Those that self-define as vegans or vegetarians were once a rare breed, at least in Western culture. Less so today: Last year’s Gallup poll revealed that 5% of people in the United States think of themselves as vegetarians. 2% identified as vegan, and there’s not a lot of overlap between the two; most respondents that called themselves vegan marked down that they were not vegetarians (1).
These numbers paint a clear picture. Leaving aside how different individuals may define each diet, one in 20 and one in 50 people commit to these two limited-diet lifestyles full-time. In terms of customers walking around in your store, it’s not exactly an exotic bird sighting. In fact, natural products stores likely attract more of these consumers. Though it’s not clear whether these numbers are growing, many in the vegan and vegetarian products industry believe they are, and cite these statistics hopefully for the future of their businesses.
But the opportunity is larger than just the full-timers. Alternative-diet marketing and product development must now include many others if they want to expand their sales: Meatless Monday observers, pescetarians (vegetarians plus fish), flexitarians (“I’m vegetarian sometimes!”), weight watchers, budget conscious shoppers, allergy sufferers and those who may just want to try a vegan “meat” product or an almond milk because it’s different. We’ll hear why and how these consumers might be brought into the fold, as well as how vegan and vegetarian products are being improved and innovated daily, for everyone’s enjoyment.
Vegan Products: Not Just For Vegans Anymore
Food products geared toward alternative-diet consumers are not intended to be enjoyed only by them. These items can be appealing to a wide variety of people for many different reasons, and it’s up to manufacturers to seize upon those opportunities.
There are three primary reasons why people gravitate to meat alternative products, believes Eugene Wang, founder of Sophie’s Kitchen, Sebastopol, CA. “I think that these three reasons are pretty universal throughout the world,” he says, adding that they apply to both developed and developing markets. The first reason he cites is health. As more individuals become conscious of their cholesterol levels, fat intake and weight, more will look to replace at least some of the meat in their diets. He thinks this is why the vegan and vegetarian products industry has been growing at an even faster rate than the natural products industry as a whole.
“As a dairy-free company, our cheese and frozen dessert products are automatically lower in fat and cholesterol by virtue of the fact that they are created from a non-animal source,” says Elyse Hansford, vice president of marketing for Tofutti Brands, Cranford, NJ. This natural trait of many alternative-diet products is also flagged by Katherine Franklin, director of marketing for Follow Your Heart, Chatsworth, CA. Her company’s vegan and vegetarian spreads, salad dressings and cheeses are naturally gluten free in addition to being a heart-healthy option, she explains. “This opens up the consumer base to those with high cholesterol, celiac disease and those who are gluten intolerant, allowing our products to fulfill a need for those outside of the vegan/vegetarian community,” says Franklin.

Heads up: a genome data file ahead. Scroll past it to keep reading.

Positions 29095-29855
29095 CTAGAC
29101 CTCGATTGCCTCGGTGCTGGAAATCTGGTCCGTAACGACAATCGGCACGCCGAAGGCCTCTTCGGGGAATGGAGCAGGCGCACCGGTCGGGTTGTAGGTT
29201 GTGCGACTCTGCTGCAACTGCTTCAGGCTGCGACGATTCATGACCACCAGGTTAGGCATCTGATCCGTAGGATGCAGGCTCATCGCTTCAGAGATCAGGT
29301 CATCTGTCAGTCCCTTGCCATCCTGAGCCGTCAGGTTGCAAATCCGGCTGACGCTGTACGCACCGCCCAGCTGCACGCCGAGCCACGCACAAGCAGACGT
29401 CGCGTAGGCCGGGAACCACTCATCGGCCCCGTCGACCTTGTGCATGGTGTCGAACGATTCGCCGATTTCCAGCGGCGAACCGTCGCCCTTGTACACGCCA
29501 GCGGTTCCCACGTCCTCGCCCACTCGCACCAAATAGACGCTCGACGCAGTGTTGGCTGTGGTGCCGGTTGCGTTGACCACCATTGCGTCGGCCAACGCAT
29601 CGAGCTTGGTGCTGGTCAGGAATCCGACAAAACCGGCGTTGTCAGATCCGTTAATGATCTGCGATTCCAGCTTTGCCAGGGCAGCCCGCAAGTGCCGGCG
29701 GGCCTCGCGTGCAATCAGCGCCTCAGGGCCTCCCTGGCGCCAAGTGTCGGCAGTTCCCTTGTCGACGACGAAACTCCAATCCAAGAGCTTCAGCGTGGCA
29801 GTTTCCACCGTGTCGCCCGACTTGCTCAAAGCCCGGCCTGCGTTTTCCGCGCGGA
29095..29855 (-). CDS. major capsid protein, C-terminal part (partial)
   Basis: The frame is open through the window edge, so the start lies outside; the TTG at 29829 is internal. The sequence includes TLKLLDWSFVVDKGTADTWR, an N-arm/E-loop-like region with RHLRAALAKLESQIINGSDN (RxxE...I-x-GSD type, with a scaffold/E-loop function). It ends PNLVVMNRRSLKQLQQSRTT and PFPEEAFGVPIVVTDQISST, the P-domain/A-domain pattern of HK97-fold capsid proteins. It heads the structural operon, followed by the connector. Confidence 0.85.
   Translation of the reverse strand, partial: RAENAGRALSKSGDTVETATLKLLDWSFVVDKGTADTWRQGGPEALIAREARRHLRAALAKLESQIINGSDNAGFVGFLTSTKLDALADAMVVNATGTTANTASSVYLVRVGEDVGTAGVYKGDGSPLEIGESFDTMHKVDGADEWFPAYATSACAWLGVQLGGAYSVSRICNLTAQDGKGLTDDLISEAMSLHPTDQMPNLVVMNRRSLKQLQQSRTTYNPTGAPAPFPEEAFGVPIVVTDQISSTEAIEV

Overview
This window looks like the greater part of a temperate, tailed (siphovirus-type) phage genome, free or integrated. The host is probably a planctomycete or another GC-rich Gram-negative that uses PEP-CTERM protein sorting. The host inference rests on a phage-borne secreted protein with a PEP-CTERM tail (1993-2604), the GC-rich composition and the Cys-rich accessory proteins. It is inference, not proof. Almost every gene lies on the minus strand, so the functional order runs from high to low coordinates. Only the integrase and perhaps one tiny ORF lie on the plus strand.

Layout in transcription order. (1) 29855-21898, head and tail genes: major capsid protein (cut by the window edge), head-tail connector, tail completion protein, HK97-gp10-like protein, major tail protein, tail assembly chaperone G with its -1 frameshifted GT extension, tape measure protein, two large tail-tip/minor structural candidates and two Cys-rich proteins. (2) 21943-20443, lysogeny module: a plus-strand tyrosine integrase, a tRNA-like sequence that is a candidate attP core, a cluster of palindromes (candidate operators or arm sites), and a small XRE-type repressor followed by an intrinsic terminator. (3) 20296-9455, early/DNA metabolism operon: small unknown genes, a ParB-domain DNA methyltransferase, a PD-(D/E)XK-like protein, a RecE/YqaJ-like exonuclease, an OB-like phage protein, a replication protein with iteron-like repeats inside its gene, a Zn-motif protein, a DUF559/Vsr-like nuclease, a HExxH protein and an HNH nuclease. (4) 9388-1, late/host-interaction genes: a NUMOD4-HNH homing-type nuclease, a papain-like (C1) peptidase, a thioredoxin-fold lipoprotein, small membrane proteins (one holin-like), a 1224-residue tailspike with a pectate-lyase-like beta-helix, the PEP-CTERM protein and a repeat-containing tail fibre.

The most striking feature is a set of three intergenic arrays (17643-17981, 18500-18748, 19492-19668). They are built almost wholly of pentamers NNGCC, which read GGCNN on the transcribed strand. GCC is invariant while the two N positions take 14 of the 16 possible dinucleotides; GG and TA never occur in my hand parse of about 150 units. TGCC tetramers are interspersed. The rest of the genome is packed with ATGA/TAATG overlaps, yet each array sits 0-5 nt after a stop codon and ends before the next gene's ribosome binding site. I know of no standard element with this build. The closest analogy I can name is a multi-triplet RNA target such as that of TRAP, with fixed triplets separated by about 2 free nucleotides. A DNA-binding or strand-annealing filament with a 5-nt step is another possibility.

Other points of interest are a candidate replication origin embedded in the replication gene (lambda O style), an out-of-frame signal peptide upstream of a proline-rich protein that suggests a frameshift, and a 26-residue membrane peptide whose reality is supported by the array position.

Indeed, there is a major area of overlap between products for those with dietary restrictions due to health concerns, and those designed for vegans and vegetarians. Jamie Schapiro, director of marketing for GO Veggie!, North Kingston, RI, points to the rise of food allergies, especially in children, as a need-based driver of interest in products also suitable for those on alternative diets.
According to Pediatrics, the journal of the American Academy of Pediatrics, one in 13 children has a food allergy, Schapiro notes (2). He thinks individuals with these conditions tend to explore the vegan and vegetarian market more than others. For example, products that don’t have real dairy or real cheese can be of great benefit to those with dairy allergies or intolerances. Many of the dairy-free products that his company sells, along with lactose-free products that contain casein and are therefore not vegan, are also cholesterol and trans-fat free, catering to that same health-conscious crowd previously mentioned.
One way to look at it is that for every substance of which a product is “free,” another group of consumers is potentially interested. Victoria Gray, marketing director of Daiya Foods, Vancouver, Canada, explains that her company’s dairy-free, soy-free and gluten-free products are also devoid of the top eight food allergens, and have zero cholesterol, trans-fats or preservatives. It is difficult, she admits, for consumers to change their diets significantly all at once. “But there are more and more options today that make it easy to make changes one meal at a time,” she says, noting that the popularity of Meatless Mondays and similar trends are a testament to that fact.